Tuesday, August 21, 2007

Dual-booting -- Setting the default OS in Grub (Unbutu)

Ok if you have decided to just try Ubuntu out without fully committing you may have found yourself in a dual-boot situation. Well when you install Ubuntu it sets it self as the default OS. Well you may not want that or you may have other versions of Linux that you want as the default. Well that is where the grub "menu.lst" file comes into play. To open the file you type:

sudo gedit /boot/grub/menu.lst

Find the following section in the file:

## default num
# Set the default entry to the entry number NUM. Numbering starts from 0, and
# the entry number 0 is the default if the command is not used.
# You can specify 'saved' instead of a number. In this case, the default entry
# is the entry saved with the command 'savedefault'.
# WARNING: If you are using dmraid do not change this entry to 'saved' or your
# array will desync and will not let you boot your system.
default 0

The important line is the last one. You will need to change that number 0 to match the Windows boot section. Typically it's always going to be 6 on a default dual-boot configuration. Change this value to 6, and then save and reboot your machine. You should go into Windows instead of Ubuntu automatically. (To figure out what number the OS you want to install is simply count from 0 down the menu to find the number of the wanted OS. In my case it was 6)

Special thanks to: http://www.howtogeek.com/howto/ubuntu/set-windows-as-default-os-when-dual-booting-ubuntu/

Friday, August 17, 2007

[Mega Linux Nerd] Shell App -- Cygwin

A PhD fresh off the boat told me about this Windows Linux Shell emulator Cygwin. Now i have to tell you that personally this isn't exactly the kill app I have been waiting for but for you ultra nerds out there that love emacs or vi or just good ole` bash commands, this is the thing for you. Now the install isn't as intuitive as would have liked because it is a live distribution. So in otherswords if you are trying to get this off a modem connection -- you might as well hang it up. Once the distribution all you get is a prompt. Nothing more just a prompt although per Dr. A you can start the xserver and possibly pull up Gnome if you really want a GUI interface but why lol? I guess if you don't have a compiler or you just want to mess with someone, this would be the app for you but, if you are looking for something to help make a person want to switch, just leave it alone.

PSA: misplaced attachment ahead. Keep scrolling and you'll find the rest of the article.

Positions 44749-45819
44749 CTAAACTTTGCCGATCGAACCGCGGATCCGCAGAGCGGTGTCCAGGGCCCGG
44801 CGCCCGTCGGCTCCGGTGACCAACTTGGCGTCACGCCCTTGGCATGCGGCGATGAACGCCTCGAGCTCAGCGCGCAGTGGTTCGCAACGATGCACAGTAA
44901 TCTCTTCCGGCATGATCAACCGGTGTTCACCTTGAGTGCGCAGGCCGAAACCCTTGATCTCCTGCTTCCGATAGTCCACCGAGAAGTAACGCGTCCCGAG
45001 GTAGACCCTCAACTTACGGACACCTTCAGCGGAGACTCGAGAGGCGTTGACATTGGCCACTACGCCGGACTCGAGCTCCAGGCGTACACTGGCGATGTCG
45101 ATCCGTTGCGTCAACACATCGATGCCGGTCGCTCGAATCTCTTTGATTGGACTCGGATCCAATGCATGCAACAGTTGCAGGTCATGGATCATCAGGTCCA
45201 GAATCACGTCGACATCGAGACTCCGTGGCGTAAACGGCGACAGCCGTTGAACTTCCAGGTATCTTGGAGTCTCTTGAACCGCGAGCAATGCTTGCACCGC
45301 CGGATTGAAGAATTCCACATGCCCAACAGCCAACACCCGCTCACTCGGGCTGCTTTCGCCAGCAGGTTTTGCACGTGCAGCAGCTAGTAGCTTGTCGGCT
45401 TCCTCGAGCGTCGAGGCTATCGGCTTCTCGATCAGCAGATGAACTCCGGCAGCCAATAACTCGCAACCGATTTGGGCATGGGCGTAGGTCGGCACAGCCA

Wednesday, August 15, 2007

Package Files (.rpm and .deb)

I just learned this here recently. Specifically I learned it from a podcast I listen to called Going Linux (Episode #12) so I have to give the credit to the narrator Larry Bushey. I highly recommend his podcast especially for new users. Having said that, lets get into this thing.

In Windows we used exe and msi files to install software. There was a certain comfort there when we simply double-clicked a downloaded file to begin an install. Well--Linux has the same thing believe it or not. The two most common are .rpm and .deb. There is a catch though. Certain versions of Linux can only use certain package files natively. Rpm is generally linked to RedHat and its spin-offs (Fedora, CentOS ....). The deb packages are generally linked to Debian (go figure it makes sense lol), and its spin-offs (Ubuntu, Knoppix ...). With these packages in the correct Linux version, the installation of software is a breeze.

What if you want to install a kick but app that is in the wrong package for the Linux OS you are in?? In my case I was in Ubuntu, and there was a game that was a rpm. What to do...what to do?? Well thanks to Larry I found out about a program called Alien. Now the cool thing is Alien is probably in your Synaptic Package manager already. But if not you can get it from the this link. Now I am going to warn you that Alien is command line driven. I know I'm sorry but you have use this tool from the console. Once you have installed it and opened the console (terminal for you Fedora users) you can type:

/usr/bin/alien -d package.rpm

or if you want to go to rpm

/usr/bin/alien --to-rpm package.deb

Once it is complete you can double click on the new package and boom-bam your program will install.

Now I also want to throw in there that Alien can convert to a bunch of other packages like Stampede .slp, and Slackware .tgz file formats. Alien can also handle Solaris' .pkg.

So there you go ... happy hunt-and-pecking!!